Mass GOP hopes to crack Dem supermajority on Beacon Hill

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The Republican State Leadership Committee aims in next year’s elections to end the supermajorities that Democrats enjoy in the Massachusetts House and Senate, part of a multi-prong effort to advance Republicans in various state Legislatures.

The group, which plans to spend $40 million on 2015-2016 legislative races, announced that Massachusetts would be one of its focuses from its national meeting in Boston on Thursday. The Bay State will share attention with the Illinois House, as well as Republican legislatures hoping to defend their ranks and the six chambers where the group sees the best chance to pick up a majority: the Colorado House, Kentucky House, Washington House, Iowa Senate, Minnesota Senate, and New Mexico Senate.

Long dominant in the House and the Senate if not the Corner Office, Democrats hold 125 of the 160 seats in the House and 33 of the 40 seats in the Senate where a special election is currently underway following the death of Sen. Tom Kennedy, a Brockton Democrat.

While many bills only require a simple majority, two-thirds of voting members in the House and Senate are required to override gubernatorial vetoes and to pass bond bills and land-takings. The power of Democrats in the Massachusetts Legislature was on display this week as they were easily able to overturn spending vetoes handed to them by Republican Gov. Charlie Baker.

In both the House and the Senate the clerks’ offices use a quick calculation for whether there is two-thirds support by determining whether those voting in the affirmative number at least two times those voting against a measure. In the Senate, more than doubling the Republican caucus to 14 from its current six members, which would represent an historic gain in GOP seats, would give the party the ability to consistently sustain vetoes and block other measures requiring two-thirds vote.

In the House Republicans would need to up their numbers to 54 from its current 35. In both branches the Republican Party made pickups last November as Gov. Charlie Baker, a Swampscott Republican, took the governor’s office.

“Last election cycle, Republican front groups like the Mass Fiscal Alliance dumped nearly a million dollars into state-level legislative races only to see their conservative candidates once again rejected by Massachusetts voters who want to see a real commitment to equality and opportunity from their elected leaders instead of rehashing old culture wars and cutting funding to education, economic development, innovation, environmental protection and more,” Massachusetts Democratic Party spokesman Pat Beaudry said in a statement about the group.

Since its nadir after the 2013 resignation of Westfield Republican Michael Knapik, the Senate Republican caucus doubled this year, leading Senate Minority Leader Bruce Tarr, a Gloucester Republican, to now proudly refer to the party’s portion of the circular Senate seating as “Minority Crescent” rather than “Minority Corner.”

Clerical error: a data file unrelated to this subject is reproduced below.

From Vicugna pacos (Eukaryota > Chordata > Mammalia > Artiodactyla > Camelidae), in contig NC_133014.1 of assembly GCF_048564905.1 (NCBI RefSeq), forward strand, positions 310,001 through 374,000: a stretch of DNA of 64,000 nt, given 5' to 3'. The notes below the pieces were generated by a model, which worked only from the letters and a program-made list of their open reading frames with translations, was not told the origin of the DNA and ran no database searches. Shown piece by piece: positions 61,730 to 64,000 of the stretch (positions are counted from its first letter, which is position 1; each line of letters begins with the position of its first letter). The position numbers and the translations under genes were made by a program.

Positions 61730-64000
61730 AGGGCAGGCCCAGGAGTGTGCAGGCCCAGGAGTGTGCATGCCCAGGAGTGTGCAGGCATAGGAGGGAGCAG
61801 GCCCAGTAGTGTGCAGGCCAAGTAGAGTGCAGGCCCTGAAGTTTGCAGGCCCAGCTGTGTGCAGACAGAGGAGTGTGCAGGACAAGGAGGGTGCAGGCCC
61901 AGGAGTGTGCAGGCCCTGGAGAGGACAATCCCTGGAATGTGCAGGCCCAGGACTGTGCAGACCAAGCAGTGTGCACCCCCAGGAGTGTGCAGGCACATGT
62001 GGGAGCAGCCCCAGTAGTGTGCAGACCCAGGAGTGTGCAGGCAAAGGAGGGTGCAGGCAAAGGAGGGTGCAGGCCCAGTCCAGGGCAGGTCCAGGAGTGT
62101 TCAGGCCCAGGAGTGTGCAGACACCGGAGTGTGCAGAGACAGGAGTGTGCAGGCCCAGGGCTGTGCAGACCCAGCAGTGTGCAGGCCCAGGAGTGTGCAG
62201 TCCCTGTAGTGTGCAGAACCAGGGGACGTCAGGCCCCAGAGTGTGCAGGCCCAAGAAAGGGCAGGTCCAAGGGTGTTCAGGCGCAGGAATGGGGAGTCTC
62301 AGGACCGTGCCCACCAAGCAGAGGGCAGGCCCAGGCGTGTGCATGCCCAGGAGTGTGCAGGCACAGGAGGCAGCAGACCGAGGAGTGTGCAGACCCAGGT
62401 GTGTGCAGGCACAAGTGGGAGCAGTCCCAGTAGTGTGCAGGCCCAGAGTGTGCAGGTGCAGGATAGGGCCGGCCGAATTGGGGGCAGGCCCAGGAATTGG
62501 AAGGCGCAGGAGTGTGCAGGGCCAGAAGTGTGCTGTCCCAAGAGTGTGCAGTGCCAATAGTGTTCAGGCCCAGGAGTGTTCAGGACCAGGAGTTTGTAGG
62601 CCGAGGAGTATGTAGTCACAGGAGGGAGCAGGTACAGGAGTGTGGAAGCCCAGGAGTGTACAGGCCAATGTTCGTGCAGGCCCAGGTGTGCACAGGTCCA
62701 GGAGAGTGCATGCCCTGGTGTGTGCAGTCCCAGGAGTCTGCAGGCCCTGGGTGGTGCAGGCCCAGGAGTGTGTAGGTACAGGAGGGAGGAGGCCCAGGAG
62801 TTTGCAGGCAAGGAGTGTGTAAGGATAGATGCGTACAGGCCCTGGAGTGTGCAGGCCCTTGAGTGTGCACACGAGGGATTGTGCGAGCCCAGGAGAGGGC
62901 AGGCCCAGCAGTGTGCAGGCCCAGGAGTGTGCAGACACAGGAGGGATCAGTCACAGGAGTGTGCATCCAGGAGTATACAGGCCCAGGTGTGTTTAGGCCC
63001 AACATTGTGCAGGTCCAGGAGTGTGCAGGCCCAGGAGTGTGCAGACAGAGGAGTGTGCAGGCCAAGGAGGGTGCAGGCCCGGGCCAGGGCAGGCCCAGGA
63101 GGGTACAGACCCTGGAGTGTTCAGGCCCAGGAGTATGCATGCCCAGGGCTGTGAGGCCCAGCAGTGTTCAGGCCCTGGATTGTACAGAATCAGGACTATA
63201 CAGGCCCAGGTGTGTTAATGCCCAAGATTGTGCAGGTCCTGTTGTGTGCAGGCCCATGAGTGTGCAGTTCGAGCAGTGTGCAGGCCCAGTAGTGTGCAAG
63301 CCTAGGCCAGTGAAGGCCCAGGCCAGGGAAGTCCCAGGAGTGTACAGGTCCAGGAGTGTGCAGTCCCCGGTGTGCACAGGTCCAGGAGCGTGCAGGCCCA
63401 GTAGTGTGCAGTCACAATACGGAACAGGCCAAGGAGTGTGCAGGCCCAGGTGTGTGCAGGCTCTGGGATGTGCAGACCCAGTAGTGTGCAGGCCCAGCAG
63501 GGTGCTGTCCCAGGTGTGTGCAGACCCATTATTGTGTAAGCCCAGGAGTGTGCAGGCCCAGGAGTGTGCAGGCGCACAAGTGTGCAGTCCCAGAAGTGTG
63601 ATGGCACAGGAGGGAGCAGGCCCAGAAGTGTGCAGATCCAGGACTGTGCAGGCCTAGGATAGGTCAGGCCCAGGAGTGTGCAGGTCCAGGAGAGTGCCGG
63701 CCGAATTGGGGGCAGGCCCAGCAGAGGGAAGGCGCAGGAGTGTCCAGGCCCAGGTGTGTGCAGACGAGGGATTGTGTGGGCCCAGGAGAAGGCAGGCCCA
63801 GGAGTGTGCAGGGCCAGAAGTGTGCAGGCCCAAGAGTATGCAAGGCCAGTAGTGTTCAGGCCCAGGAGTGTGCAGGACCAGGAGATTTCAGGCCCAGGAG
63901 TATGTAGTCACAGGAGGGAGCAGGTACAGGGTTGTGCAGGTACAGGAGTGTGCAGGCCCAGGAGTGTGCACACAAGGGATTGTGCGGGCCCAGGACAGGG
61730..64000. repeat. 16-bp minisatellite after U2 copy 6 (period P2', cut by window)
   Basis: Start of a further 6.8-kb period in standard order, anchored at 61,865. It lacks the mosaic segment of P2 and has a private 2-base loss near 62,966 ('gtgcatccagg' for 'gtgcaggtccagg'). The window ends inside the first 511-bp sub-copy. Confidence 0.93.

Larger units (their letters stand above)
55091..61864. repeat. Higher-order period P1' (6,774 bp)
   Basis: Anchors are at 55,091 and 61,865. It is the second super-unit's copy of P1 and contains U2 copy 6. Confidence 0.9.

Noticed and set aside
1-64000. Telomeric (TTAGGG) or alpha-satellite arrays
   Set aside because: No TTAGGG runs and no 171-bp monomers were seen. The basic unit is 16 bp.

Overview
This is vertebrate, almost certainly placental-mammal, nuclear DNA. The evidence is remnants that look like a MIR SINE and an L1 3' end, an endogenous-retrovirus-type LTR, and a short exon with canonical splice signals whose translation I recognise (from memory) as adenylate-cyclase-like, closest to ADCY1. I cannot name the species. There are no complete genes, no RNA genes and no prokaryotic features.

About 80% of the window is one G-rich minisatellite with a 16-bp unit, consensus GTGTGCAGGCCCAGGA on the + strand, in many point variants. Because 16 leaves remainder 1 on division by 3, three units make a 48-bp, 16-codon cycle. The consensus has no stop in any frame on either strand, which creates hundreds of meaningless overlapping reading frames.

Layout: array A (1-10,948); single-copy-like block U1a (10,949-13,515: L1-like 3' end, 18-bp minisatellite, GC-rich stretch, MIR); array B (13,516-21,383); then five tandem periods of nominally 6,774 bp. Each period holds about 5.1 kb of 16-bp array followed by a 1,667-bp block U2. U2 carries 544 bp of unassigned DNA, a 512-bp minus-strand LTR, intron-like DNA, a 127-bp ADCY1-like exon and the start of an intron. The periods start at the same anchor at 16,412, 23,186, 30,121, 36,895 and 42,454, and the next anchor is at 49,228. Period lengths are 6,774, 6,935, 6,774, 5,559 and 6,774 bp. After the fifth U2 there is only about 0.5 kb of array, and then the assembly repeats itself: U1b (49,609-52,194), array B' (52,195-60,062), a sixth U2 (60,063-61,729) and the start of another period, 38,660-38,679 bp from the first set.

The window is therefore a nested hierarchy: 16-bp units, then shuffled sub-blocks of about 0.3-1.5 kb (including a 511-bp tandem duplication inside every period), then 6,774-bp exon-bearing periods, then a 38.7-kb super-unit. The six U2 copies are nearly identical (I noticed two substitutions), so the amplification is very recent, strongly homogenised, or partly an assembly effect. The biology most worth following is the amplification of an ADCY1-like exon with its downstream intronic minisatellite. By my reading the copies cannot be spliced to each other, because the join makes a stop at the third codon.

While Democrats outnumber Republicans in Massachusetts, the majority of state legislatures are controlled by Republicans as is Congress. The Republican State Leadership Committee, whose chairman is former Florida Attorney General Bill McCollum, has targeted Massachusetts and Illinois because voters elected a Republican as governor.

The Republican Governors Association played a major role in Baker’s narrow election over Martha Coakley and even if Republicans are unsuccessful in the major challenge of breaking the Democratic supermajority, the effort by an outside group is sure to rattle Democratic targeted lawmakers.

The push at the legislative level may or may not benefit from Baker, a popular governor who has mostly avoided political punditry and has so far had a beneficial relationship with Democratic legislative leaders, often touting working relationships as a key to accomplishing his policy objectives.

The Republican effort at winning Massachusetts House and Senate seats in 2016 will also coincide with the presidential election, which increases voter turnout and tends to benefit Democrats, although the majority of registered voters in Massachusetts are not enrolled with the Democrats or Republicans.

“We’re excited that the RSLC recognizes the potential to grow Republican ranks in the Massachusetts Legislature and bring more accountability and fiscal discipline for the Commonwealth,” said MassGOP Chairman Kirsten Hughes in a statement. She said, “We’re working hard to build our ranks in the Legislature, and thank the RSLC for their work as we seek to deliver a smaller, smarter, and more accountable state government for the people of Massachusetts.”

The Republican State Leadership Committee is a political group organized under Section 527 of the Internal Revenue Code, according to an official at the group, who said the committee registers and reports in accordance with the laws governing states where it is active.